No, the vaccines do not contain any live COVID-19 virus.

There is no alcohol in the Pfizer COVID-19 vaccines which is the recommended vaccine for young people.

The MHRA has confirmed that the vaccines do not contain anything of animal origin. It does not contain any meat derivatives, animal products or any egg and is suitable for vegans, vegetarians and those of Muslim or Jewish faiths.

All ingredients are published in healthcare information on the MHRA’s website.

Vaccines for 16+

Are you 16 years old or over and not had your first dose of the COVID vaccine?  It is extremely important that all people come forward to have their COVID-19 vaccine to help protect them, those close to them and their communities from the virus. All people over the age of 16 will be offered a minimum of two doses.

Booking an appointment

You can now receive your COVID-19 vaccination at one of the local vaccination sites:

Walk In Sessions: We will advertise our Walk In vaccine sessions our Facebook page, NO NEED TO BOOK.

All first dose appointments in Rotherham will the Pfizer vaccine.

Please share with family and friends.

  • National Booking System

    Vaccines are available to book across Rotherham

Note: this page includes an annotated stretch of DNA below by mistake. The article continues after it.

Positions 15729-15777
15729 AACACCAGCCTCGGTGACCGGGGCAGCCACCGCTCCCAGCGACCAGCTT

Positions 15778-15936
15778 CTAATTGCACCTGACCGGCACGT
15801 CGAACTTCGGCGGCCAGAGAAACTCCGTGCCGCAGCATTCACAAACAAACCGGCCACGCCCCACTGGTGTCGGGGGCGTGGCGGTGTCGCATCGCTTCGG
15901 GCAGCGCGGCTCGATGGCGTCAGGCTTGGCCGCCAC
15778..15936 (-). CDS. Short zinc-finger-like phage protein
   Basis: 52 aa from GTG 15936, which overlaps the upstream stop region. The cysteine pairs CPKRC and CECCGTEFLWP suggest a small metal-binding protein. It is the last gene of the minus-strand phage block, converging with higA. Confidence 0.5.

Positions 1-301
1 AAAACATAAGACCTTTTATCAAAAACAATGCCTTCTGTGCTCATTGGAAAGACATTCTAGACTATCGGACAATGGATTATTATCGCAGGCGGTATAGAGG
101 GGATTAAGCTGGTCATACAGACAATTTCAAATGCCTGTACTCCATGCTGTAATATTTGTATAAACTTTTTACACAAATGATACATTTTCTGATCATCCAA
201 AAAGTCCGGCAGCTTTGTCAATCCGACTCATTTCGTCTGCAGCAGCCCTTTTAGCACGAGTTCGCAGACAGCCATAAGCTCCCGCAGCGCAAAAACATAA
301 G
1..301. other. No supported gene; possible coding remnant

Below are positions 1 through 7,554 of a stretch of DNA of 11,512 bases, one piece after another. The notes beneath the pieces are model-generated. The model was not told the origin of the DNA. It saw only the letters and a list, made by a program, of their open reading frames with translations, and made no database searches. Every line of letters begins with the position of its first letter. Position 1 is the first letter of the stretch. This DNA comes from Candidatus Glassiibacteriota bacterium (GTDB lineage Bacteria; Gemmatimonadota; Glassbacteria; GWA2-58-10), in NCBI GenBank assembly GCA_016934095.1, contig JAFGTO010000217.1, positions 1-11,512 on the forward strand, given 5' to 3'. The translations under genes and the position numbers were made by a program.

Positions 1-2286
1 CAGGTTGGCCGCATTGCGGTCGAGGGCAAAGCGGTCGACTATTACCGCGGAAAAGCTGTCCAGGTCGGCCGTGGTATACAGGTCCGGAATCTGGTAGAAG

Booster vaccines

The booster vaccine will be offered no earlier than three months after completion of the first course (first and second dose) of vaccination.

In Rotherham, booster vaccines are currently available for those 16 years old and over who are at least 91 days since their 2nd dose of the vaccine.

Booster Vaccines

  • National Booking System

    Vaccines are available to book across Rotherham

FAQs

Getting your COVID-19 vaccination as soon as you can should protect you and may help to protect your family and those you care for.

The COVID-19 vaccine should help reduce the rates of serious illness and save lives and will therefore reduce pressure on the NHS and social care services.

No.  Any vaccines that the NHS will provide will have been approved because they pass the MHRA’s tests on safety and efficacy, so people should be assured that whatever vaccine they get, it is worth their while.

There is no evidence currently that the new strain will be resistant to the vaccines we have, so we are continuing to vaccinate people as normal. Scientists are looking now in detail at the characteristics of the virus in relation to the vaccines. Viruses, such as the winter flu virus, often branch into different strains but these small variations rarely render vaccines ineffective.

Yes, the two approved COVID-19 vaccines do not contain any animal products or egg.